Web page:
1. Crumbling: If you find that your soil is crumbly and hard or dry and cracked, water will run off and not absorb into your soil. Not enough water will make it to the root system and allow your plants’ roots to grow down in your soil. 

It would be best to deal with dry and cracked soil by adding organic matter and adding it often. Also, remember never to compact your soil in this state.

Repairing Damaged Soil

Whether your soil turns hard as a rock, cracking in the summer heat, or is composed of hard pieces of dirt, it means that your soil is damaged and will need more than just rejuvenating. 

To repair damaged or dead soil is not incredibly hard or expensive, and with the proper care, your plants will be able to flourish in rich soil in no time!

The first step to repair your damaged soil is to add nutrients and get the structure back into your soil. You can use easy soil amendments like compost and aged manure. You can also buy pre-made compost or aged manure to add to your damaged soil.

Secondly, you want to keep your soil in a better condition with mulch. In nature, bare soil will never exist for long periods. If a patch of your soil becomes in contact with animals or is flooded, weeds will quickly emerge and take over the bare soil.

By imitating this natural process in your garden by heavily mulching any bare soil in between your plants, your soil will soon be healthy again. The best mulch to use would be materials such as seaweed, straw, and chopped leaves.

Mulching will keep weeds from growing aggressively, retain moisture and prevent your soil from washing away during heavy rain. Make sure to continue your mulching season during the “off-season” or gardening or grow a cover crop to act as a fertilizer.

Lastly, you want to fix your soil’s PH. If you have used any form of lawn chemicals on your soil, you will need to test its PH levels. It is also possible that your soil can become too acidic if you are using chopped leaves of oak or pine trees.

If you tested your soil’s PH and your soil is on the acidic side, an inexpensive organic garden lime application will quickly and effectively balance your PH out. Lime is excellent to use in your garden because it not only has properties that break your acidy down, but it has other beneficial properties.

Lime assists in conditioning clay soil; It turns smaller particles into bigger particles, creating larger air spaces, which causes improved drainage. Adding lime will supply calcium to your soil, which is required for plant growth, especially for fruiting or flowering.

Lastly, lime will improve the availability of phosphate. Phosphorus is an essential element required for plant growth. When phosphate is used in the forms of fertilizer, it binds with other elements in your soil. This means that your soil will use most of its nutrients, wasting little to none.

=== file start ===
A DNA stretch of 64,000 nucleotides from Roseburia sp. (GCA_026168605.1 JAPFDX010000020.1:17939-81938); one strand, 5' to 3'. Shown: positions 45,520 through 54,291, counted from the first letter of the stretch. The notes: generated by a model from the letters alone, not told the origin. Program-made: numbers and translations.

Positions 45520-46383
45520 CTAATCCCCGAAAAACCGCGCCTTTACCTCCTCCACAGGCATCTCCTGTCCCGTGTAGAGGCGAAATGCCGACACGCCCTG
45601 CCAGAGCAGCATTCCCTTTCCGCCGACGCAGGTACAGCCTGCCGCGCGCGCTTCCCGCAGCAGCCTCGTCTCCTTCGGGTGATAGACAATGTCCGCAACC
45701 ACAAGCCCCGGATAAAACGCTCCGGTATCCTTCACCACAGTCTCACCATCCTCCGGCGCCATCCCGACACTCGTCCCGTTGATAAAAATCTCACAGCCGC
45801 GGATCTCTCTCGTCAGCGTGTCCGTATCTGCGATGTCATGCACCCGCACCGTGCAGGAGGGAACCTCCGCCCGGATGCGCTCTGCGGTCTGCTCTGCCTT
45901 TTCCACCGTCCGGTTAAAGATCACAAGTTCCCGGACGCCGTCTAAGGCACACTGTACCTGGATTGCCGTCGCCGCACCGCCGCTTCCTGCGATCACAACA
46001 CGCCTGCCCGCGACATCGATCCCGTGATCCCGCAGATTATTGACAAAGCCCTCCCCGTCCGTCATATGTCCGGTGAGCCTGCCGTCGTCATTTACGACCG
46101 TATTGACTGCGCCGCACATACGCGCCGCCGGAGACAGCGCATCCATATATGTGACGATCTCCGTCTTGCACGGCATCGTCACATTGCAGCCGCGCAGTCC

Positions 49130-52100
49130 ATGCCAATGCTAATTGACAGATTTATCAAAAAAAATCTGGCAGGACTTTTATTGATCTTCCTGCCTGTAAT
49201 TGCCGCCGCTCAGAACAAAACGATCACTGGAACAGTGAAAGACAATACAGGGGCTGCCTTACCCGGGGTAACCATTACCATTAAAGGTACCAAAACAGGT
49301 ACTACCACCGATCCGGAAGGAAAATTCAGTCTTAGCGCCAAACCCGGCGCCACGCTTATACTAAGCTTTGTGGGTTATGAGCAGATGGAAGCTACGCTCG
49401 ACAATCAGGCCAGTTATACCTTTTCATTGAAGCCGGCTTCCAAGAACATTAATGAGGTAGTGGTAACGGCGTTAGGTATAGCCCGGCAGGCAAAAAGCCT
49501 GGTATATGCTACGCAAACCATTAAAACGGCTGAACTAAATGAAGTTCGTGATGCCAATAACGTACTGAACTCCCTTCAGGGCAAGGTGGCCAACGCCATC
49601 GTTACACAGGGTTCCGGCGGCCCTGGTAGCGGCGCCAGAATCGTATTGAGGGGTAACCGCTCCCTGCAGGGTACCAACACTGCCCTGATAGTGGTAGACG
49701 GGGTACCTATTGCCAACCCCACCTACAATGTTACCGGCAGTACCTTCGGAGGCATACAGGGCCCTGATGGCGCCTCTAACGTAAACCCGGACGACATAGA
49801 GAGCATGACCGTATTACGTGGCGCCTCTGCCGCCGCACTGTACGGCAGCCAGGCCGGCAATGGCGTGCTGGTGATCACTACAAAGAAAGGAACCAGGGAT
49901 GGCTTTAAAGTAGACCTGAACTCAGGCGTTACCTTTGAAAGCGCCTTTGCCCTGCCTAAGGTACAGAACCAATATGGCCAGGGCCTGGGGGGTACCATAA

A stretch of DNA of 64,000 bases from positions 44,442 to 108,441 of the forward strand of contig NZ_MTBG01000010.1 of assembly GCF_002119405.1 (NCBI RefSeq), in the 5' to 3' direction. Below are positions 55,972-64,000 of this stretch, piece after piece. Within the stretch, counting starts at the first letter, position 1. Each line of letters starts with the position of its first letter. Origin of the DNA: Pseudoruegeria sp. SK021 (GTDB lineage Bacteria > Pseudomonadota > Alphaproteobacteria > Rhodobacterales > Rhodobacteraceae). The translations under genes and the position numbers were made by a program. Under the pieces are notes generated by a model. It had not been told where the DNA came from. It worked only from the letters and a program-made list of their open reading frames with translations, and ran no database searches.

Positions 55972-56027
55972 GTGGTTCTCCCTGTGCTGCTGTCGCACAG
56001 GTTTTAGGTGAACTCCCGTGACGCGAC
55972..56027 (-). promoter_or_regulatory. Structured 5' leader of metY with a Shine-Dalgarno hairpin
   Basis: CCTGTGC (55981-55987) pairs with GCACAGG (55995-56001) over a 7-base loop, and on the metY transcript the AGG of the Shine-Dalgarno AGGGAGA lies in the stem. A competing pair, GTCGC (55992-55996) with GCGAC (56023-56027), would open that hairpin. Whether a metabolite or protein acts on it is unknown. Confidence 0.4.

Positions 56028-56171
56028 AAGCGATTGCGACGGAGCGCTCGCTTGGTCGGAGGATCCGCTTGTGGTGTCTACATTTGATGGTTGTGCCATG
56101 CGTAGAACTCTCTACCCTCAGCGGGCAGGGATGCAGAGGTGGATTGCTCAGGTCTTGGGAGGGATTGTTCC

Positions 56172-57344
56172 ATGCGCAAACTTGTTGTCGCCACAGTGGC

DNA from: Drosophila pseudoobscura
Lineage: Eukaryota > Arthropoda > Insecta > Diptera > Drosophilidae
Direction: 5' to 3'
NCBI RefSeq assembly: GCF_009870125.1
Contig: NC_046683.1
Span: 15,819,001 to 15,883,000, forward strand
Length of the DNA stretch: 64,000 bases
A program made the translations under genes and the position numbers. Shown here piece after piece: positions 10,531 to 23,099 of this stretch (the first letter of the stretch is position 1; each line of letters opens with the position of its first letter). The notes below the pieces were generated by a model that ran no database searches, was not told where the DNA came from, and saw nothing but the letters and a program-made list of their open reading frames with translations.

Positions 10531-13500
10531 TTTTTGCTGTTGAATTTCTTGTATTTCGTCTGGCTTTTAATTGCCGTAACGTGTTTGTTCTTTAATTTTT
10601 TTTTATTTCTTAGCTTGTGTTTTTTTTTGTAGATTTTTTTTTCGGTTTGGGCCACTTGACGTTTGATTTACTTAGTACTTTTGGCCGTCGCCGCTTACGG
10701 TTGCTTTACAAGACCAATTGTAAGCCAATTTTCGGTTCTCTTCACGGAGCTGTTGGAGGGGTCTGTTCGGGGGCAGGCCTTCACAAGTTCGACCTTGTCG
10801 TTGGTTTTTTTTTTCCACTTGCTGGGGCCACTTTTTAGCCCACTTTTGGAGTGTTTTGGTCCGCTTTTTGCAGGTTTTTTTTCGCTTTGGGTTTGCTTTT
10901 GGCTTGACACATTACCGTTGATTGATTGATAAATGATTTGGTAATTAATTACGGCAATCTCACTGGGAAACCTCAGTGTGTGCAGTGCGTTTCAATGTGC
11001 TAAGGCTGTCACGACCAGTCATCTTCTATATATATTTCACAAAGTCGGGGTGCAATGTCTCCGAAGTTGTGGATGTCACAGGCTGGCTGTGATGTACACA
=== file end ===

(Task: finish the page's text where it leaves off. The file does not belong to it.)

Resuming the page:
After applying your organic lime application, you will immediately find your soil more easy and fruitful to work with. 

Remember to apply the same principles each growing season, and your soil will continually increase in nutrients! Eventually, you will have repaired your damaged soil entirely without leaving a trace.

Conclusion

Soil is often overlooked, even though it is the core of a successful vegetable garden. Growing vegetables on a small or larger scale can be challenging and demanding, as vegetables need all the nutrients and minerals in your soil to produce the best harvest. 

After growing and harvesting your crops, your soil is left tired, used, and almost useless for growing crops again. This is why you need to rejuvenate your garden soil and continuously work on your soil structure if you want healthy soil for your plants to flourish in.

Human life is directly dependent on healthy, nutrient-rich soil, as it is the only source of nutrients and water for plants. Not only does this provide humans one of their primary and most important sources of food, but it also reserves water and oxygen, which are two things humans cannot live without.

Resources

https://www.holganix.com/blog/4-key-soil-types-advantages-and-disadvantages
https://www.vaderstad.com/en/know-how/basic-agronomy/soil-basics/characteristics-of-different-soil-types/
https://www.hgtv.com/outdoors/gardens/planting-and-maintenance/when-to-test-garden-soil-for-lead-contamination-and-how-to-garde
https://www.motherearthnews.com/organic-gardening/8-steps-to-make-better-garden-soil-zmaz07jjzsel
https://www.gardenista.com/posts/dirty-secrets-10-ways-to-improve-garden-soil/
https://blog.gardeningknowhow.com/gardening-pros-cons/garden-soil-vs-potting-soil-pros-and-cons/
https://sciencetrek.org/sciencetrek/topics/soil/facts.cfm
https://104homestead.com/repairing-damaged-soil/
https://www.acsgarden.com/articles/other-gardening/making-a-bad-soil-good.aspx#:~:text=Plants%20need%20nutrients%20to%20grow,high%20level%20of%20soil%20fertility
https://brainly.in/question/4919020
https://wholesalelandscapes.co.nz/what-is-a-good-soil/#:~:text=A%20good%20soil%20is%20one,plants%20are%20most%20freely%20available
https://forages.oregonstate.edu/nfgc/eo/onlineforagecurriculum/instructormaterials/availabletopics/fertilization/fertility#:~:text=Soil%20that%20is%20rich%20in,the%20basic%20goal%20of%20fertilization.&text=Soil%20provides%20the%20support%20or,and%20most%20of%20the%20nutrients